BTW the GPEC2A engine controllers also have a means to control knock by adding fuel rather than pulling timing but on the N/A hemis it appears to be zero'ed out.

If you still don't belive there is such a thing as LT Knock, here is the table limiting the maximum amount of retard it can apply to the engine on a HC.
998131
 

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Ok. I'll take your word for it. But first I heard of long term knock adaptation. In this case then a procedure to reset these to their defaults is probably a good idea.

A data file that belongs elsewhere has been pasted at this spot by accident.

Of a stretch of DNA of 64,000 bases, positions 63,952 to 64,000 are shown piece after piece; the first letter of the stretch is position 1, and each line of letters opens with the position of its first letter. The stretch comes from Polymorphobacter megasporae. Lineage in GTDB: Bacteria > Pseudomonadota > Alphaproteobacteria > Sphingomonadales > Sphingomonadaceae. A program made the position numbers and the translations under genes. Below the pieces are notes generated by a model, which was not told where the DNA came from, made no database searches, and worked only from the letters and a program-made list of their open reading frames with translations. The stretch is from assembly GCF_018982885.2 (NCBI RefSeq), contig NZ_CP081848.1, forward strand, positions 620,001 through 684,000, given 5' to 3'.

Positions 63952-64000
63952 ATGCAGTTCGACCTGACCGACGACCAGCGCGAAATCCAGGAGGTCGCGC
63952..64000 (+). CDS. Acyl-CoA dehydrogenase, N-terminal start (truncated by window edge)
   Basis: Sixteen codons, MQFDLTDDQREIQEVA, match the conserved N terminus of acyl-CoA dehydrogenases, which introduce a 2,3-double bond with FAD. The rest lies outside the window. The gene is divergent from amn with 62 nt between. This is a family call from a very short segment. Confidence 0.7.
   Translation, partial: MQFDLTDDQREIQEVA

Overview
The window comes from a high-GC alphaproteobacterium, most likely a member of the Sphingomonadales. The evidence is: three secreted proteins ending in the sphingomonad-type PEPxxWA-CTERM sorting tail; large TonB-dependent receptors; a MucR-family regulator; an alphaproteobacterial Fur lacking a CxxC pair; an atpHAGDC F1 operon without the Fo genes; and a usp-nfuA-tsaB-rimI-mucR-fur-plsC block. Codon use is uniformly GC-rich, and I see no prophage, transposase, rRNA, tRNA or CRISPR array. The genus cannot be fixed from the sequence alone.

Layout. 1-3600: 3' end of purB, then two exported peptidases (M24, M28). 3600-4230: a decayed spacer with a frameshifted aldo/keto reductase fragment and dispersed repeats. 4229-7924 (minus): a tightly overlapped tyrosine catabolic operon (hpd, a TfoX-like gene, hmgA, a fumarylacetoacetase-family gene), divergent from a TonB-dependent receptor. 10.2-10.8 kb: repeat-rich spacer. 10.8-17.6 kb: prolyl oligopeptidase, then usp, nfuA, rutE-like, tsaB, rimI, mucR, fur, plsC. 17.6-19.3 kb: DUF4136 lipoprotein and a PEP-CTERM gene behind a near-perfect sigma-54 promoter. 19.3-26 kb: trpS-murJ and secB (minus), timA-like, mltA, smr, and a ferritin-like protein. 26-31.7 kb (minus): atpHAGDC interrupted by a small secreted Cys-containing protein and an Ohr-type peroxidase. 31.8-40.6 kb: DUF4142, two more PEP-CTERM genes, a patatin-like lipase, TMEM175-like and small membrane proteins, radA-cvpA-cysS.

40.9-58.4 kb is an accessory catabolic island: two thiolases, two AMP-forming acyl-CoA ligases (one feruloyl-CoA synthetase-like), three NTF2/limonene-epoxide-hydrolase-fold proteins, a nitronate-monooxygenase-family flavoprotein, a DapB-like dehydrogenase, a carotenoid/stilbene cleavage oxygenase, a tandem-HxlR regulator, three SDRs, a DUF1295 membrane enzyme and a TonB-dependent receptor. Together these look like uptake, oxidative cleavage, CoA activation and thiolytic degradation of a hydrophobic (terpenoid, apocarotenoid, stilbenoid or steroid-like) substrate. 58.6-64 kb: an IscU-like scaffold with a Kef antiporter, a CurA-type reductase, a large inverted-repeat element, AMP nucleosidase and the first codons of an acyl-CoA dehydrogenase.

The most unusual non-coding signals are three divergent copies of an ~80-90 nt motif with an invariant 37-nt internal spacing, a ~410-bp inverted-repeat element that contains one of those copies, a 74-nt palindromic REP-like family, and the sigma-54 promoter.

Because an error code clear -- even if one is not active -- resets long term fuel adaptation back to their factory defaults I would like to believe it would have the same effect on long term knock. course, reading of this before and after a code clear would likely confirm this was the case unless the long term knock was for some reason already at the factory default.